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The cost of raising a child tops £200,000

23rd February 2010 Print

For the first time, parents are likely to have to shell out more than £201,000 on raising a child from birth to the age of 21, according to a survey from LV=. This equates to £9,610 a year, £800 a month or £26 a day.

The survey by the UK's largest friendly society shows that the cost of raising a child has increased by 4 per cent since the previous survey in January last year, and is up 43 per cent over the seven years since the survey began in 2003. Childcare and education remain the biggest expenditures, costing parents a mammoth £54,696 and £52,881 respectively over their child's lifetime.

Mike Rogers, LV= Group Chief Executive, said: "For the first time since this report began, the cost of raising just one child has topped £200,000. Every parent will know how expensive it can be to raise a little one, and as parents, we know we don't begrudge a single penny of it. But I suspect many new and prospective mums and dads will be a little shocked to see the potential financial burden ahead of them."

Cut backs still on the family agenda

77 per cent of parents say they have had to cut back on family expenditure as a result of the ongoing economic situation. However, the data suggests that this ‘tighten your belt' syndrome could be slightly on the wane, as last year's research showed that marginally more - 81 per cent - of parents said they were having to do the same then. Holidays and fun days out have been hardest hit, with 49 per cent of parents saying they've had to forego spending in these areas. The ‘make do and mend' mentality is beginning to show itself too, with 49 per cent saying they've reduced their spending on clothes.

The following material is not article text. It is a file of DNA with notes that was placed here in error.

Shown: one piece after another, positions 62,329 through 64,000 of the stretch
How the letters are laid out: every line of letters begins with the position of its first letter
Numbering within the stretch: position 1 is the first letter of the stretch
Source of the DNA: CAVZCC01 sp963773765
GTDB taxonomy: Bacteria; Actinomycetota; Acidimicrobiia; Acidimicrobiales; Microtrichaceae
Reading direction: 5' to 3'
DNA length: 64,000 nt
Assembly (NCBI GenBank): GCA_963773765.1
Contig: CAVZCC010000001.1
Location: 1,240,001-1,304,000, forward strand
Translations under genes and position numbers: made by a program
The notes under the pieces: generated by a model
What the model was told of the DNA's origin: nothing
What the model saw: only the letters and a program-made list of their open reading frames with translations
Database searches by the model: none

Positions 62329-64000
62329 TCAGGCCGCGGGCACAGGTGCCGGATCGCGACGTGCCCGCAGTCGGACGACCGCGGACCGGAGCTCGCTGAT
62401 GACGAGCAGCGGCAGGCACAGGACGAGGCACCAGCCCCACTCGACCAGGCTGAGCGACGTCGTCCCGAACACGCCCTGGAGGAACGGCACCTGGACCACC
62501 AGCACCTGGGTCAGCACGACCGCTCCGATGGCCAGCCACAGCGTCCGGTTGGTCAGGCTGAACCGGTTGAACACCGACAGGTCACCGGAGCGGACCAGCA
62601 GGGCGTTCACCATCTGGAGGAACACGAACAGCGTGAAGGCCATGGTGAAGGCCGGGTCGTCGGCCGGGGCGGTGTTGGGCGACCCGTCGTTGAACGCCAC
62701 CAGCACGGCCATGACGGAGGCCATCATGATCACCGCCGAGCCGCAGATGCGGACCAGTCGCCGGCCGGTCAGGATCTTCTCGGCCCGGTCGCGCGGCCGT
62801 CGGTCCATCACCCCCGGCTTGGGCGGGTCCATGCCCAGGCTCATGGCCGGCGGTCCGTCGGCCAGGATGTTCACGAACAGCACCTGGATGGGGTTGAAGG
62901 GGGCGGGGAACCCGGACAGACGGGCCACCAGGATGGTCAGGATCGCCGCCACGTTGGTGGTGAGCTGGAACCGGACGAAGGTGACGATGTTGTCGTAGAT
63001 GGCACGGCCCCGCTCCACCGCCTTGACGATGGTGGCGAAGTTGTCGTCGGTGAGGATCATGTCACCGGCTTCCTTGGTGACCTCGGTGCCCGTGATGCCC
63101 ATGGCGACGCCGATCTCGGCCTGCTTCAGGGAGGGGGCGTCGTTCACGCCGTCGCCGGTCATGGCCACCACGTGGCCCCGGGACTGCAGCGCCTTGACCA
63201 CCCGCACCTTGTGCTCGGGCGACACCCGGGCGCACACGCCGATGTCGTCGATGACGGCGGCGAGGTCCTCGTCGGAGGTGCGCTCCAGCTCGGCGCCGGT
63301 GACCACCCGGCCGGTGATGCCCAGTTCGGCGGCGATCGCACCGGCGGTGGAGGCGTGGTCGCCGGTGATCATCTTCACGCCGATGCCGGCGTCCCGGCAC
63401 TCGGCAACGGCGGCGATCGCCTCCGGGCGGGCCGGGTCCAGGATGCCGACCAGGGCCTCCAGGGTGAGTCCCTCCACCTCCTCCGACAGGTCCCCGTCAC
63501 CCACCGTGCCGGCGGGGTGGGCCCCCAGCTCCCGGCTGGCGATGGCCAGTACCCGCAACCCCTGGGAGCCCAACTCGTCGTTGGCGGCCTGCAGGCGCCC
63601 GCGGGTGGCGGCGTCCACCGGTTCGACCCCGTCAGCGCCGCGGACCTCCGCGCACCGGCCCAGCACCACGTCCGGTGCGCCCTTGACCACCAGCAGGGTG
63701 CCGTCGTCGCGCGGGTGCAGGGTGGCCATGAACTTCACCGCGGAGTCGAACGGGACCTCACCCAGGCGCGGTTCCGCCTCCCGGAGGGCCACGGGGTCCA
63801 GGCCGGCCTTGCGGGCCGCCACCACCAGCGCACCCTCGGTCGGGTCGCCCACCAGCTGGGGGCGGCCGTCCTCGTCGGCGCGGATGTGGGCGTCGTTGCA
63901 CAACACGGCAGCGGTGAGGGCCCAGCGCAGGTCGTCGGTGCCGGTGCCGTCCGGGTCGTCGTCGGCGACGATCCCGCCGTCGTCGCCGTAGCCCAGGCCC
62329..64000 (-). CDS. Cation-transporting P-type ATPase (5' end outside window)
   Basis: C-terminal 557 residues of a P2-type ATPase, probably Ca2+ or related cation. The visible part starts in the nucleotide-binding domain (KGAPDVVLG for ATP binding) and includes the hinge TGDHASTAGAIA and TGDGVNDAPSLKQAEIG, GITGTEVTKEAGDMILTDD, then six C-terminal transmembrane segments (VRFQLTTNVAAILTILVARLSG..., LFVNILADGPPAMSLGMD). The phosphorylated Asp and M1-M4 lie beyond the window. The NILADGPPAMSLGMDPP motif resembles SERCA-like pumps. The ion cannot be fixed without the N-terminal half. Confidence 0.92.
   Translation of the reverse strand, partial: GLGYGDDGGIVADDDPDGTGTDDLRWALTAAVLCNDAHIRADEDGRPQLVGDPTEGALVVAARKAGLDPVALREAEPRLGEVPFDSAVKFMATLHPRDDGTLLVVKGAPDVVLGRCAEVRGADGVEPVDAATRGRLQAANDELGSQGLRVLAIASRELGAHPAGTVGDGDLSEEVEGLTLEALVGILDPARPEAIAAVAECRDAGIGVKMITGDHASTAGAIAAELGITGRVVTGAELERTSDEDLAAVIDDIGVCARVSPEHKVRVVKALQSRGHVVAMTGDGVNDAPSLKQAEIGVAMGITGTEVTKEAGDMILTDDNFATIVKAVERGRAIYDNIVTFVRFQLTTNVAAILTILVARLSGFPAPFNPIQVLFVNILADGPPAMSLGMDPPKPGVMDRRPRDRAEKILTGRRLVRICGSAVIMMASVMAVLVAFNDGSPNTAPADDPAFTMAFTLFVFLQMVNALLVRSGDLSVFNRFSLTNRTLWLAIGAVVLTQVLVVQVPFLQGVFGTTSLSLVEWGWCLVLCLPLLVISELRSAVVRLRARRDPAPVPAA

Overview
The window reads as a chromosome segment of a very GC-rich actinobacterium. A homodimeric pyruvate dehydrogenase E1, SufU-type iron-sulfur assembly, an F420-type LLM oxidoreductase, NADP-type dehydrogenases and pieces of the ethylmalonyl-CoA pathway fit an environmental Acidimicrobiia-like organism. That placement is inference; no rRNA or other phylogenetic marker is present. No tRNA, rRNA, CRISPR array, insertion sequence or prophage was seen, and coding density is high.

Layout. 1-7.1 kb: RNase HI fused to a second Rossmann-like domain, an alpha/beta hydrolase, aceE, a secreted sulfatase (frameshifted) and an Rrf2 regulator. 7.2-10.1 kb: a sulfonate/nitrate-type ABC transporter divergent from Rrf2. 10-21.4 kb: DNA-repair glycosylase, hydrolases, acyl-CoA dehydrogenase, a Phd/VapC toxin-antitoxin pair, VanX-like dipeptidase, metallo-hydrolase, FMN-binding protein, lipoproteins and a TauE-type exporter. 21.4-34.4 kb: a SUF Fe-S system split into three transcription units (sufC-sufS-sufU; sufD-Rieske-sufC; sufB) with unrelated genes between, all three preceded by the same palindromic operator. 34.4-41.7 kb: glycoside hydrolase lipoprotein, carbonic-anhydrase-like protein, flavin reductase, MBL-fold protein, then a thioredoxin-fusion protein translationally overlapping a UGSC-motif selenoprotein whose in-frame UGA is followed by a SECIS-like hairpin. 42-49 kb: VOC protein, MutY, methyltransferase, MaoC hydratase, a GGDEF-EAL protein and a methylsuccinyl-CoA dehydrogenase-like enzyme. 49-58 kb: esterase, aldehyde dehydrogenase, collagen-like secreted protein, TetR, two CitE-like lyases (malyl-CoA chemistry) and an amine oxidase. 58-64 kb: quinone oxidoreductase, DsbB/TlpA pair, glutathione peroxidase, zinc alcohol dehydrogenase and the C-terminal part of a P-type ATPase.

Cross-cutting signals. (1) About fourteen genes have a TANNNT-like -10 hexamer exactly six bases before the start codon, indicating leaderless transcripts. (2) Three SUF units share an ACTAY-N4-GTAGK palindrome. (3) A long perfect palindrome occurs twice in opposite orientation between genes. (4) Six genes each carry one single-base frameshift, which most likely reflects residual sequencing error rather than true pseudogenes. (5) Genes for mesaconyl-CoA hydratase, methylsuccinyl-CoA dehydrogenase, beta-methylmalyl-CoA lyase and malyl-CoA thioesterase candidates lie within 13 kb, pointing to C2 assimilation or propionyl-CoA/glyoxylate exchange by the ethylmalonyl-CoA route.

When it comes to cutting back, parents have remained largely consistent with where they'll attempt to make savings:

Savings - 36 per cent  (down from 42 per cent last year)                       
Furniture & furnishings - 36 per cent (38 per cent last year)      
Food - 32 per cent (35 per cent last year)   

Stretching budgets?

The study shows that parents are still keen to make their budgets stretch as far as possible, with 70 per cent opting for lower cost items and supermarket ‘value' goods, a drop from 79 per cent on the same research last year. A third of parents (31 per cent) are buying second hand items to help make ends meet, with 37 per cent selling unwanted items through eBay, other online sites, via their local newspaper, or car boot sales, to raise money.

Families could be leaving themselves financially exposed

The need to make the family finances go further has taken its toll on the amount parents are likely to save for the future. Just over one in three say they've had to reduce the amount they save on a regular basis (35 per cent). A further 19 per cent have had to cancel or review their insurance products and income protection cover to help with family budgeting. This is down from 23 per cent who said the same at the start of 2009. It is alarming due to the long term implications this could have should there be a dramatic change in the family's circumstances.